The Smith & Wesson
First introduced in 2298, this pistol was
fated from the first to be known almost exclusively by its nickname, the `shoot and
whisper.' The first AIA interdepartmental memo describing the gun contained a single typo
(an omitted space) that rendered the gun's classification as the S&WISP 106. Given the
extreme silence of the weapon, S&WISP immediately was jokingly translated into `shoot
and whisper.' The weapon itself is anything but a joke, however.
With the exception of its barrel, the S&W ISP fits into the palm of a hand, and is almost 100% constructed from advanced plastics. Those pieces which are not made of plastic are easily removable (making the gun quickly `invisible' to a great many security detection systems) and have been architectured to give the weapon optimal balance and recoil-absorption characteristics. The Shoot and Whisper is unusual in that it uses a binary propellant system, rather than fixed cartridges. However, the nature of these binary propellants is quite uncommon. The gas molecules produced by the exothermic reaction are ionized with a weak positive charge. This is makes it possible for the S & W ISP to incorporate the compact return-sleeve (or `u-turn') integral silencer design. As the bullet clears the barrel, an electro-magnetic ring at the muzzle puts out a brief, high-power negative pulse. This slows the expanding, positively-ionized gas via electromagnetic repulsion, redirecting much of it into baffles that travel `backwards' toward the firer. The gas that maintains its forward direction (roughly 35%) is channeled through the forward-leading baffles that continue for approximately 5 cm beyond the muzzle. This results in a very silent weapon with a very short overall profile.
The S & W ISP also features an integrated laser sight with 100% coherence out to 15 meters. The numerical designation for the weapon --106-- is shorthand that refers to the fact that it takes a 10 round clip of 6mm bullets. These bullets are another unusual feature in the `Shoot and Whisper' design. Comprised of a teflon-treated depleted uranium core (of approximately 3.5 mm) and a simple lead `overjacket', these rounds have excellent effectiveness against both armored and unarmored targets. In effect, the lead serves as a discarding sabot that discards only upon contact with a target, allowing the frictionless armor penetrating core to continue on. It also means that `soft' targets will not simply have a neat 6mm hole drilled in them; the expanding properties of the lead ensure that the weapon packs a significant whallop to targets which offer only light resistance to penetration. AIA agents refer to the ammunition (technically referred to as `target-shedding sabot' or TSS) as a `hammer and pancake' round.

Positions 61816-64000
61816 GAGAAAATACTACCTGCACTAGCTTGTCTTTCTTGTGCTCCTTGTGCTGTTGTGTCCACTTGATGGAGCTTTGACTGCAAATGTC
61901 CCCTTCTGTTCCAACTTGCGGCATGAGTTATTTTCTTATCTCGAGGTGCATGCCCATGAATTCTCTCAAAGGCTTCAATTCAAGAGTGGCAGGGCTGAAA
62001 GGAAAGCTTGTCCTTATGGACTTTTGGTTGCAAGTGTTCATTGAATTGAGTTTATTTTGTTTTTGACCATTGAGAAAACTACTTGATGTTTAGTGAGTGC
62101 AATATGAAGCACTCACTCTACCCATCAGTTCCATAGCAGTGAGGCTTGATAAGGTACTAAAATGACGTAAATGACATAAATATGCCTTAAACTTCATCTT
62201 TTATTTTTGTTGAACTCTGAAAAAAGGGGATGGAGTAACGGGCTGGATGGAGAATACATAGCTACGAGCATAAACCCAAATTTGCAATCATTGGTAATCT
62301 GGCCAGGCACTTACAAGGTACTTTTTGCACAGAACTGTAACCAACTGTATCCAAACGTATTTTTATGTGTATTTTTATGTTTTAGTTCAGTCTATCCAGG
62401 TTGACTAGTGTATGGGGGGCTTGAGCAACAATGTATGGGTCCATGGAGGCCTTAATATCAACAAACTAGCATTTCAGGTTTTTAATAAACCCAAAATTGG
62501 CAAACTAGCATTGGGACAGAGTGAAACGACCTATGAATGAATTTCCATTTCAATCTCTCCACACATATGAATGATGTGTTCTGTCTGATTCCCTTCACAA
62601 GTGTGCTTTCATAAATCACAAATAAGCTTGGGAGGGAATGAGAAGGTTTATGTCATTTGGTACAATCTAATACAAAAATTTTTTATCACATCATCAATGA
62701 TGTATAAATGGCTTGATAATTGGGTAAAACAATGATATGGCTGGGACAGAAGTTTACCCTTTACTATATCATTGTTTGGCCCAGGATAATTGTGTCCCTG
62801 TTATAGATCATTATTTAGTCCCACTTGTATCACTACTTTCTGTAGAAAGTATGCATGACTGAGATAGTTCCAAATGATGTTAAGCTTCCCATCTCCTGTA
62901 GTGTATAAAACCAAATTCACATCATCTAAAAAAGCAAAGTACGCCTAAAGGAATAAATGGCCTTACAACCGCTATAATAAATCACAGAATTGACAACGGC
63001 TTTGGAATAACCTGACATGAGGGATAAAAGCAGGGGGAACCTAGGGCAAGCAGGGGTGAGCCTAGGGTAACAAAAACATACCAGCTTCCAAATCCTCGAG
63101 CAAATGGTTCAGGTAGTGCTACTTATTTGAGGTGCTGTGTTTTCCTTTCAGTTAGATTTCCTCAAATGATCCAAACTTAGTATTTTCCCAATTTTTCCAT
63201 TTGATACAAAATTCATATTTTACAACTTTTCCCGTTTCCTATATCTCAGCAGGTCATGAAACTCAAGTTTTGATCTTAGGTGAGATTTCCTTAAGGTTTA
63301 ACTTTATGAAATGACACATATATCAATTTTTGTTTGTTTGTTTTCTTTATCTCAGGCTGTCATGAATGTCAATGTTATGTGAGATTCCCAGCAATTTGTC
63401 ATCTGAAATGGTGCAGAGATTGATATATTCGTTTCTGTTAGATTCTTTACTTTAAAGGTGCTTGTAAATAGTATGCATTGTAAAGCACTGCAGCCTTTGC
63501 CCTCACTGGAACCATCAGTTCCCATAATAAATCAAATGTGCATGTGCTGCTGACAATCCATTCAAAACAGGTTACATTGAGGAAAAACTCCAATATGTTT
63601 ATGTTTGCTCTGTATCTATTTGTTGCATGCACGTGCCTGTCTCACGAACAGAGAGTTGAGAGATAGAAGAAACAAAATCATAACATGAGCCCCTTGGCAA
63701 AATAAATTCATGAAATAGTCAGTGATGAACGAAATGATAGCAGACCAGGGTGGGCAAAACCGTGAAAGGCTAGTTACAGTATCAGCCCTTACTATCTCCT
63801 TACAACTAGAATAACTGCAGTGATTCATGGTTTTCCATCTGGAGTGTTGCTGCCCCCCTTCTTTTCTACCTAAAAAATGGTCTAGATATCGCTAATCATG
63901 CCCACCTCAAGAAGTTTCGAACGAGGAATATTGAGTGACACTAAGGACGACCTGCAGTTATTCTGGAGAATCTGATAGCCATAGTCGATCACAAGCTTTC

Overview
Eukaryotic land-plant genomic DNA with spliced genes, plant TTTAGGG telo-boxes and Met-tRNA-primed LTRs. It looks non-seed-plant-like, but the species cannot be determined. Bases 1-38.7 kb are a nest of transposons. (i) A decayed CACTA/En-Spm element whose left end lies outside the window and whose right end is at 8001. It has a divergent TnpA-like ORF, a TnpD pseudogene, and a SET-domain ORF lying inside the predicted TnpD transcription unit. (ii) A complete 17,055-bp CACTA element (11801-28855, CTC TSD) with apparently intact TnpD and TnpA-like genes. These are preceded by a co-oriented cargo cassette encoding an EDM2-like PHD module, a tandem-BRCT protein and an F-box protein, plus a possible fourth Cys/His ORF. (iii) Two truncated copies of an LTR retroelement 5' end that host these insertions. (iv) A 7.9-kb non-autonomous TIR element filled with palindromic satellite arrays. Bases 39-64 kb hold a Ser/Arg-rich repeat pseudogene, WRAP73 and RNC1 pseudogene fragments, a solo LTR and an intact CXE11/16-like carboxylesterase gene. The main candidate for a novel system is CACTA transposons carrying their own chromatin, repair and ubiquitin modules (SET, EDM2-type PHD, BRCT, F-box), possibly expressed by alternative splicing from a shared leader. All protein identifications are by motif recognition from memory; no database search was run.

Clearly, the Shoot and Whisper is not a particularly good multipurpose weapon, but then again, it is not intended to be. It is a highly concealable, silent, and potent short range weapon --ideal for the special requirements of field agents and/or undercover law enforcement personnel. The Shoot and Whisper is not available on the general market, and the only foreign nations which have been permitted to purchase the weapon are Australia, Germany, England, Canada, and Italy. Efforts are underway in France, Manchuria, and Austrovenia to duplicate the weapon.
SMITH & WESSON ISP 106: Type: 6mm binary propellant automatic Country: USA Weight (empty): .4 kg Length: 17 cm (Bulk=0) Action: single shot Ammunition: 6x14mm target shedding sabot Muzzle velocity: 450 mps Magazine: 10 round box Magazine weight (including filled, disposable propellant cells): .1 kg ROF: 3 Aimed Fire Range: 30 Area Fire Burst: 3 rounds Area Fire Range: 15 meters DP Value: .04 Price: Lv390 (Lv25 per magazine, Lv10 for a box of 100 rounds)
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